Editor's note: The Washington Post published this editorial on Sept. 10.
A public health crisis underscores the urgency of coming to grips with the dangers and benefits of vaping. There are still more questions than answers about the electronic devices that vaporize fluids in an alternative to the known hazards of burning tobacco, but both the immediate crisis and the longer-term regulatory and health issues suggest much more scrutiny needs to be given to vaping, and especially to the health risks for young people.
Federal and state health authorities are investigating 450 cases in 33 states of lung illness among people who have used e-cigarette products – devices, liquids, refill pods or cartridges. Five deaths have occurred. There are no signs of infectious disease; more likely, the illnesses stem from exposure to a chemical substance. Many patients report having used e-cigarette products with liquids that contain cannabinoid, a class of diverse compounds stemming from substances in marijuana, but the Centers for Disease Control and Prevention says it does not yet know what is causing the sicknesses.
Getting to the bottom of this is an obvious priority. The practice of vaping has so many techniques that it is possible an illicit compound is the culprit – a contaminant, an additive or perhaps some home-brew methods. Vaping has been around for some years and until this summer had not caused a cluster of lung illnesses; nor has vaping caused illness in Britain, where it is tightly regulated. The warnings of the CDC and Food and Drug Administration should be heeded: Young people should not use vaping products, nor adults who do not currently use tobacco, and if you do vape, do not buy vaping products off the street.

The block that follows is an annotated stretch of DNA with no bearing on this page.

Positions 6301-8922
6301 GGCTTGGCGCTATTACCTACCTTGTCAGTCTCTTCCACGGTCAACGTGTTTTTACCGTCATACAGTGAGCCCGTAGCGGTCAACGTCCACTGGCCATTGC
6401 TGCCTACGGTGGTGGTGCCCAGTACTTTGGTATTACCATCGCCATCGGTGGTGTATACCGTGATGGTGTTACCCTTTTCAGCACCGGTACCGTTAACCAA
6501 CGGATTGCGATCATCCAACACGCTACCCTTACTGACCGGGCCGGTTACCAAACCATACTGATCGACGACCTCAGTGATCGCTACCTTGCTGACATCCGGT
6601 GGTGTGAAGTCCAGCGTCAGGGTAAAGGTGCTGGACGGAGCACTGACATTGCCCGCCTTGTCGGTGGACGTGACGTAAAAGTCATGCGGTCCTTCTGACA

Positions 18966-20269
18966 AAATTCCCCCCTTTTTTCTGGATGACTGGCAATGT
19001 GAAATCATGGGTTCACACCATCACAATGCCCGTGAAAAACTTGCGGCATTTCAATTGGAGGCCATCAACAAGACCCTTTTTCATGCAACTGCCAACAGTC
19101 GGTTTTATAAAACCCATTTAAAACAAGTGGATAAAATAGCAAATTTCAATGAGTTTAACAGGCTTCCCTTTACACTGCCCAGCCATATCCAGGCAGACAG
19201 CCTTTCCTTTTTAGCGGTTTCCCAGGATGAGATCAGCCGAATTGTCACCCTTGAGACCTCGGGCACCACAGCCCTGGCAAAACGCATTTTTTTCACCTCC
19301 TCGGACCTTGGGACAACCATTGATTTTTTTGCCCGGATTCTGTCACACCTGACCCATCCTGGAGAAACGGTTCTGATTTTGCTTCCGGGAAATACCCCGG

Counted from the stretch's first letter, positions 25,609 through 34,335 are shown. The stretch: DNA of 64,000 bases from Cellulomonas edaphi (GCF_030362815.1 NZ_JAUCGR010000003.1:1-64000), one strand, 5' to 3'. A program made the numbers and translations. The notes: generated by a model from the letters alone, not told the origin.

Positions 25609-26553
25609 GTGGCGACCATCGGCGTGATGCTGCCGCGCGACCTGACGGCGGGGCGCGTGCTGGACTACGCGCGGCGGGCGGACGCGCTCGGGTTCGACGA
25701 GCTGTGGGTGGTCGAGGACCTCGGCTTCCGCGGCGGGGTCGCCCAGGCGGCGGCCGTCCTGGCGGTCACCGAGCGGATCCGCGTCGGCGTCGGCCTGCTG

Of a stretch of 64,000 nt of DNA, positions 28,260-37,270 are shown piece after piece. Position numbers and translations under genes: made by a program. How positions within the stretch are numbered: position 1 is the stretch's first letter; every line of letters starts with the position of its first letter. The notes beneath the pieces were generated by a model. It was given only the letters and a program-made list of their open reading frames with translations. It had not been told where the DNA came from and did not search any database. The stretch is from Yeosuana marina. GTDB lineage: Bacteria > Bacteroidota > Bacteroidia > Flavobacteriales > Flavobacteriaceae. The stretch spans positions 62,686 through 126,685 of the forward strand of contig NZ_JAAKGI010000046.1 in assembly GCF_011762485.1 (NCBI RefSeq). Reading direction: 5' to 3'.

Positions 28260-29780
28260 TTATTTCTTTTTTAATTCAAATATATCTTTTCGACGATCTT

From the start, vaping was seen as an alternative that would help smokers kick the habit, especially those for whom patch, gum and drug therapy did not work. If continued research reinforces the validity of vaping for this purpose, it will have public-health benefits for a specific population that should be considered.
But everyone should be alarmed about the rapid growth in popularity of vaping among teenagers and young people. The FDA has taken big steps to counter this danger, and it must maintain its aggressive effort against abuse. There is no reason vaping products should be available in bubble-gum flavor except to induce young people who are most at risk. The FDA sent a warning letter on Monday to the most popular vaping manufacturer, Juul Labs, complaining the company has made claims in school presentations that its products are less dangerous than tobacco without an appropriate FDA order. The FDA must remain vigilant against marketing to and use of vaping by young people. Overall, this is a complex problem of science, business, technology, culture and public health. Vaping began with very little regulation. Whatever the outcome of the current spate of illness, it is now clear that in the public interest, it must be rigorously scrutinized and controlled.